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The U.S. raising Engagement in South Asia: New Battlefield of Sino-US rivalry

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Victoria Nuland, the United States undersecretary of state for political affairs, calls on Prime Minister Pushpa Kamal Dahal at the latter’s residence in Baluwatar of Kathmandu on Monday, January 30, 2023. Photo: Dahal’s Secretariat

With the new year 2023, the visits of top American diplomats to South Asian countries have increased.  These recent visits are concluded as the counter steps of the US against the Chinese influence in the region.

Recently, from the end of January to a few days in February, the American Under Secretary Victoria Newland visited three countries in South Asia and headed toward Gulf. Recently, Under Secretary of State for Political Affairs Victoria Nuland visited to three South Asian nations including Nepal, India, Sri Lanka, and the gulf nation Qatar for a week starting from Jan 28-Feb 3.

Before her, Assistant Secretary of State for South and Central Asian Affairs Donald Lu had traveled to India and Bangladesh from January 12-15. Within the span of a week, another senior official from the Biden Administration, Samantha Power, administrator of the USAID is scheduled to Visit Nepal.

Soon after Power’s return, Afreen Akhter, Deputy Assistant Sectary in the Bureau of South and Central Asian Affairs (SCA) for Nepal, Sri Lanka, Bangladesh, Bhutan, and the Maldives, as well as the Office of Security and Transnational Affairs set to visit Nepal.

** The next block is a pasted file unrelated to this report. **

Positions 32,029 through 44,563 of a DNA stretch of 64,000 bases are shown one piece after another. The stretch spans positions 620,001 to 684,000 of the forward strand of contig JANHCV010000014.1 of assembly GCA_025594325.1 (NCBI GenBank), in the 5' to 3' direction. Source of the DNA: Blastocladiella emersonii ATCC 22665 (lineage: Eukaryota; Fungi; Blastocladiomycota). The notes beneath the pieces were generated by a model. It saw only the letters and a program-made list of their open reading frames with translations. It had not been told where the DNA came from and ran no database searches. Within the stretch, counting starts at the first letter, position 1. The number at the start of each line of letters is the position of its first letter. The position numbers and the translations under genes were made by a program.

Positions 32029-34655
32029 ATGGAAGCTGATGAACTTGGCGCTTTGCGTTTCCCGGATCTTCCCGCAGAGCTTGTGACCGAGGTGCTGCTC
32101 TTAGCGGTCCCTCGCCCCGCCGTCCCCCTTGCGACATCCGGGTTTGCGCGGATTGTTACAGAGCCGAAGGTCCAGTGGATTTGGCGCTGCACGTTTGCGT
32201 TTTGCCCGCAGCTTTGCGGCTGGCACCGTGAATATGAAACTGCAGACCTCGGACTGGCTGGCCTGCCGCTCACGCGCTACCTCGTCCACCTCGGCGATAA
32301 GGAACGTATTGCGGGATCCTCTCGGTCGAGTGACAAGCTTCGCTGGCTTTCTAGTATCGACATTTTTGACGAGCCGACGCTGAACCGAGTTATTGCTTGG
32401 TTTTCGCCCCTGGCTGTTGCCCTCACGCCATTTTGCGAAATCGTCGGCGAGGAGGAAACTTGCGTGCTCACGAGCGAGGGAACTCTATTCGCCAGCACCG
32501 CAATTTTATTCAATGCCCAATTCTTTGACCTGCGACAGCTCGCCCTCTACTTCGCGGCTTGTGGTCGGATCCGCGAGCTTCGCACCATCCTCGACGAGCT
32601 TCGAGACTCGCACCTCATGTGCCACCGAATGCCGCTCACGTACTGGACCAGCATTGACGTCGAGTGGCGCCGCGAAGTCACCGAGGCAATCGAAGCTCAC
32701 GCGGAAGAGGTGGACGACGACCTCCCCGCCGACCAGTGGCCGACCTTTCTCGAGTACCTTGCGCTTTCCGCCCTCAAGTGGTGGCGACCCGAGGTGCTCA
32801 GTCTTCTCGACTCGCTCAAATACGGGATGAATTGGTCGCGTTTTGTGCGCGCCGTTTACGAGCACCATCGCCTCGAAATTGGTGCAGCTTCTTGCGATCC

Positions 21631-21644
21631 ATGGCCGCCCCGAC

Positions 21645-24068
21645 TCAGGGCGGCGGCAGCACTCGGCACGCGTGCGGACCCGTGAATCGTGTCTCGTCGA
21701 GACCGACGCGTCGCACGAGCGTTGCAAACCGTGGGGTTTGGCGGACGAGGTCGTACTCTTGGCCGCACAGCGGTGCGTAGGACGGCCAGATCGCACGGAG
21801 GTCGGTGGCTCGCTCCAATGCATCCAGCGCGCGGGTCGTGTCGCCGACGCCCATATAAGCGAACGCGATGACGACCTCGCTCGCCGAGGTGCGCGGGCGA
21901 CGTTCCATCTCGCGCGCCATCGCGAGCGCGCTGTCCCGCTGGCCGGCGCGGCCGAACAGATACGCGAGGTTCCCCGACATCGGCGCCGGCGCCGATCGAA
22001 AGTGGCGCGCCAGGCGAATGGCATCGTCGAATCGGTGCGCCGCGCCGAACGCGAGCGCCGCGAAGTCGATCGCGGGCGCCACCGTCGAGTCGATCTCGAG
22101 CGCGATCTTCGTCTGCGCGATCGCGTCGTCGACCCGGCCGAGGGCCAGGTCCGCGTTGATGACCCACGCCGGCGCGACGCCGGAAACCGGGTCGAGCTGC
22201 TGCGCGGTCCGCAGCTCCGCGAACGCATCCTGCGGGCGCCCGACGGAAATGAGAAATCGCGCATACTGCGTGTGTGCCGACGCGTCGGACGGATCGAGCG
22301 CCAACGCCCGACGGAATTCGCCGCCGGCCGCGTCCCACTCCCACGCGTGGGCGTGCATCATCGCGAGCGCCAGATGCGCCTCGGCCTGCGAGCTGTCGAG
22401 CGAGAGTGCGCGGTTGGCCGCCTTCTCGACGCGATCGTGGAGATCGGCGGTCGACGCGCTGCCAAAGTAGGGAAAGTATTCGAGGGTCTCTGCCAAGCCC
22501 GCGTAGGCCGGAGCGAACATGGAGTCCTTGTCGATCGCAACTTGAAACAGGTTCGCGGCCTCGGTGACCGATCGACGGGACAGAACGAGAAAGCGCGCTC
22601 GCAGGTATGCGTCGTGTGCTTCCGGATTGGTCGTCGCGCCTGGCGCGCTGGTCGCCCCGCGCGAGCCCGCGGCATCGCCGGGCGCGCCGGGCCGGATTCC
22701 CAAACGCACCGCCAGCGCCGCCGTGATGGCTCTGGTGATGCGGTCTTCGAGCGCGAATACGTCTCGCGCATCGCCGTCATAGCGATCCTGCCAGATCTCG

These engagements and activisms by the US in Nepal and South Asian Region are focused on Countering Chinese influence and encircling from the South.

Review of Recent Visits

Under Secretary of State for Political Affairs Victoria Nuland, the visit was centralized with US-Indo Pacific Strategy and its framework. It was the first visit of any senior US official after the formation of a Leftist dominated government led by Puspa Kamal Dahal ‘Prachand’, the Chair of CPN (Maoist Center). During her Stay in Nepal, she met with Prachanda, foreign minister Bimala Paudel Rai, former Prime Minister, Sher Bahadur Deuba, and KP Sharma Oli.  During these meetings, she proposed a collaboration to fight against China and Russia.

Let me quote her from the meeting with the press in Kathmandu, “We can see authoritarians from all over the world trying to force them to enforce the rules around the world.” Though she didn’t mention China, her indication was toward China. “So we have to work together to protect democracy,” she purposed to the leaders in Kathmandu. In the term “Urgent Global Issue” all her meeting was focused on China and obviously on Russia too.

In New Delhi, Under Secretary Victoria co-chaired the annual meeting of the India-US Foreign Office Association (FOC). Within the umbrella term “India-US Comprehensive Global Strategic Partnership” the meeting was focused on US’s Indo-Pacific Strategy.

The statement by the Ministry of External Affairs mentioned that both sides have made their commitment to a free, open, and equitable Indo-Pacific region and discussed in the Quad, Indo-Pacific Economic Framework (IPEF), Indo-Pacific Maritime Domain Awareness Initiative (IPMDA). All these forums are led by the US against China.

The Quad is an informal security alliance comprising India, Japan, and Australia, led by the US. While The IPEF and IPMDA are the ‘framework’ unveiled by US President Joe Biden during his visit to Japan on May 23 last year. The White House’s fact sheet states that the United States is an economic power in the Indo-Pacific region and aims to expand American leadership in the area. India, Japan, South Korea, Australia, New Zealand, and other countries are included in this framework.

China had strong opposition to such a framework. On the geopolitical strategy, these frameworks are designed as the new weapon by the US to counter China.